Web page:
The problem with the study by Bass and colleagues is that it compared breastfeeding rates among all US states and the percentage of births in Baby-Friendly hospitals among all US states at a single recent point in time. And, not surprisingly, there was no correlation between breastfeeding rates in the different states and the percentage of Baby-Friendly births. Why? For two reasons. First, the very best way to look for the effect of an intervention is with a randomized control trial. This was done with Baby-Friendly in the PROBIT trial, which found that 3 month exclusive breastfeeding rates were 6% in the hospitals without the intervention compared to 43% with implementation of a BFHI-type intervention.  If such a trial isn’t possible, the best way to judge the efficacy of an intervention is to look at the outcomes over time as the intervention is implemented. That way, one can infer cause and effect.

The other reason why the study’s conclusions aren’t valid is that states can have markedly different baseline breastfeeding rates due to a variety of socio-demographic factors, like education, income, and culture.  For example, even before there were many Baby-Friendly Hospitals, Louisiana and Vermont had very different breastfeeding rates. So, course, if you compare their breastfeeding rates to each other as a function of Baby-Friendly, the result will look like nonsense. You can only compare a state to itself over time as Baby-Friendly is implemented. Or you can look at the entire US over time as a function of Baby-Friendly implementation. But you can’t compare Louisiana to Vermont at the same time, which is what these authors did.

As far as the Bass study goes, the authors claimed they tried to minimize a type of bias known as ecological fallacy by controlling for each state’s birth rate. But breastfeeding rates are unaffected by birth rates. It is commonly known that breastfeeding rates are highly affected by sociodemographic factors, yet the authors made no attempt to control for these factors. The CDC reports breastfeeding rates by racial and ethnic groups, and their data shows different racial and ethnic groups have markedly different breastfeeding rates, and we know the populations of different racial and ethnic groups are not evenly distributed among the states. Their study reports sophisticated statistical methods and shows complex figures, complete with mathematical formulae, which gives their study the appearance of professorial authority. Unless one has an advanced degree in biostatistics, the way their methods and findings are displayed may be difficult for most readers to understand. Readers may even fail to notice that the basic premise of their methods is so flawed that the study should have never been performed, let alone published. It is the intellectual equivalence of the “The Emperor Has No Clothes.” The efficacy of an intervention simply cannot be ascertained by looking at one point in time and across populations that are highly diverse.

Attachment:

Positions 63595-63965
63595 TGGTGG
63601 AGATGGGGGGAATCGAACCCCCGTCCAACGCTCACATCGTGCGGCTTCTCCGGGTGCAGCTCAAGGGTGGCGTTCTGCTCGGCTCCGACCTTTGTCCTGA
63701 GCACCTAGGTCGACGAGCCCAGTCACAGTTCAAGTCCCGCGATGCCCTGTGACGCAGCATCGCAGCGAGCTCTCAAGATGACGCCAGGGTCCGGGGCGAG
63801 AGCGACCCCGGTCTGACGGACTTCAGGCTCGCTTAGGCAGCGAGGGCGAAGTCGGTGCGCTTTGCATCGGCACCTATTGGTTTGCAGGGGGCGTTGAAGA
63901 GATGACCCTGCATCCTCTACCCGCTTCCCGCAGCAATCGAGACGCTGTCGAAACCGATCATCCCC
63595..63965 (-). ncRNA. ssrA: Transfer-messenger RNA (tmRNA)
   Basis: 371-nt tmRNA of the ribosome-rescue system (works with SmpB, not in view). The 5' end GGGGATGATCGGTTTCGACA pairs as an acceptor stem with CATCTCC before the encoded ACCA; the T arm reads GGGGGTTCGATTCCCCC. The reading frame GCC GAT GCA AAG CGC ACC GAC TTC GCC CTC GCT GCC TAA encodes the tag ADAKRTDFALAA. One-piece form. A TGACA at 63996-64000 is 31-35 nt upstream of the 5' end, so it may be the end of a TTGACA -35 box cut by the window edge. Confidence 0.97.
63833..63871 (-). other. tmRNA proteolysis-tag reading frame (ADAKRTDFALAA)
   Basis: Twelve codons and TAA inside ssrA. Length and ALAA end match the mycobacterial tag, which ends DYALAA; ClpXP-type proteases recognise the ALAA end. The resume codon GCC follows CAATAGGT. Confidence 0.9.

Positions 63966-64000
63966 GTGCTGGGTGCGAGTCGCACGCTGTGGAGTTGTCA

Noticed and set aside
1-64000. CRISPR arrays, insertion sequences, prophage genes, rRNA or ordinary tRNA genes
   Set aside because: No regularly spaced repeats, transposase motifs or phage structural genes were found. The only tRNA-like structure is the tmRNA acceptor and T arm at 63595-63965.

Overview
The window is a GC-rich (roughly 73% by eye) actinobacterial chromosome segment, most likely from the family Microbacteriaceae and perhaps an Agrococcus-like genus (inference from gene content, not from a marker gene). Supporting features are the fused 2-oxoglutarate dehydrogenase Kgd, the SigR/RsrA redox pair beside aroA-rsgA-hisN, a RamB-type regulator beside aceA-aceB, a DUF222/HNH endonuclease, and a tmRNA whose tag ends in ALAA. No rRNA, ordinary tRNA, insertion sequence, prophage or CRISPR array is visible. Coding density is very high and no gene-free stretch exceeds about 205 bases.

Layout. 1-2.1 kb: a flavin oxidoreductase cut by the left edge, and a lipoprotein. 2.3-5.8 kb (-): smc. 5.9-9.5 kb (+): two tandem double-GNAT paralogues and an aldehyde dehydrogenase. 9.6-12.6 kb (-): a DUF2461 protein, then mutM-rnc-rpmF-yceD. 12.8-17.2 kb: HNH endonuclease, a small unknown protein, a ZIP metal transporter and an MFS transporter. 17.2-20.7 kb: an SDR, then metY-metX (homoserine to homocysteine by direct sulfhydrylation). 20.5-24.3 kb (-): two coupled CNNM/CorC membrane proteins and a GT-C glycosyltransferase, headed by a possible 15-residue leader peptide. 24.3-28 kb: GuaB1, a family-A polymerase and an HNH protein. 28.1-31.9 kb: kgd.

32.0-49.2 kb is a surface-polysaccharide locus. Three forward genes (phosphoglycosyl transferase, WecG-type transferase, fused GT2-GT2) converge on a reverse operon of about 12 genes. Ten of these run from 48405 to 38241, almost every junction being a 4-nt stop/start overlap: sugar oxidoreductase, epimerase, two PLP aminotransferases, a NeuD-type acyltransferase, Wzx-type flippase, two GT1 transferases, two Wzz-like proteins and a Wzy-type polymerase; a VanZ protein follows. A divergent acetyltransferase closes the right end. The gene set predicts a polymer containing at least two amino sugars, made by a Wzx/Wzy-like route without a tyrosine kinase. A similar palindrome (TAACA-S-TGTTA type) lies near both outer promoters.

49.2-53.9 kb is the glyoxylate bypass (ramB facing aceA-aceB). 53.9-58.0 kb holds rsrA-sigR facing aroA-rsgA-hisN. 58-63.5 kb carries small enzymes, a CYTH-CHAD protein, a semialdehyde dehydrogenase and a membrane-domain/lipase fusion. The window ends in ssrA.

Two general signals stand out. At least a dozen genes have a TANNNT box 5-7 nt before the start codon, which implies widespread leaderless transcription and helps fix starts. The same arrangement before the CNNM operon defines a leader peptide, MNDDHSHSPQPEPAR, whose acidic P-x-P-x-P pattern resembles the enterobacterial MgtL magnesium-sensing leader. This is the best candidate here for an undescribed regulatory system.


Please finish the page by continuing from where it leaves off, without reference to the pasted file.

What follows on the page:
Here are some statistics to dig deeper, taken from the CDC’s Breastfeeding Report Cards:

In 2007, only 1.8% of US births occurred in Baby-Friendly Hospitals and the US breastfeeding initiation rate was 75% with a 3-month exclusive breastfeeding rate of 33%.  Yet in 2016, 18.3% of US births occurred in Baby-Friendly hospitals and the 2015 initiation rate grew to 83.2% and with a 3-month exclusive rate of 46.9%.  As individual hospitals become Baby-Friendly, they see their exclusive breastfeeding rates at discharge increase markedly.  Achieving certain exclusive breastfeeding rates at discharge is even part of the criteria for becoming a Baby-Friendly hospital, so we know on a micro level that Baby-Friendly increases breastfeeding rates.

For example, in 2004, Louisiana had 0 Baby-Friendly hospitals and a 56.6% initiation rate with an exclusive breastfeeding rate 22.0% at 3 months. By 2016, 12.7% of births occurred in Baby-Friendly facilities, which would leap to 41% in 2018, related to work from the CHAMPS initiative. By 2015, Louisiana’s breastfeeding initiation rate grew to 67% and it’s 3 month exclusive rate grew to 39.6%.

Vermont, by contrast, had an 85.2% breastfeeding initiation rate and 47.3% exclusive breastfeeding at 3 months in 2004, much higher than the national average. By 2015, was at 89.3% and 62.8%.  Vermont had 3.8% of births occur in Baby-Friendly facilities in 2004, and this went up to only 10% in 2015. 

Vermont was starting the breastfeeding race way ahead of Louisiana when Baby-Friendly came in, so a recent snapshot comparing their breastfeeding rates and Baby-Friendly births is meaningless.  In Vermont, breastfeeding has been a normal part of the culture, whereas breastfeeding has historically been seen as unusual in Louisiana. Louisiana has also consistently ranked among the lowest states in household income and education, while Vermont has consistently been ranked as one of the highest.

Vermont’s relatively wealthy, well-educated population may be predisposed to breastfeed at increasing rates over time, despite not having formal Baby-Friendly designation at 90% of its hospitals.   If we only look these states from the current snapshot in time, Louisiana has higher Baby-Friendly “penetrance” with lower breastfeeding rates than Vermont, and we miss the likely impact of Baby-Friendly on that state.   In addition, research shows that Baby-Friendly is important for reducing racial disparities in breastfeeding the Southeastern US.

Multiple previous studies have demonstrated the efficacy of the Baby-Friendly Hospital Initiative and the Ten Steps. Those studies still hold more power than one poorly done study with some fancy graphs.

Blog posts reflect the opinions of individual authors, not ABM as a whole.

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Written by Melissa Bartick, MD, MSc, FABM

November 20, 2019 at 2:48 pm

Posted in Breastfeeding

Towards Improved Support for Medical Trainees Who Are Breastfeeding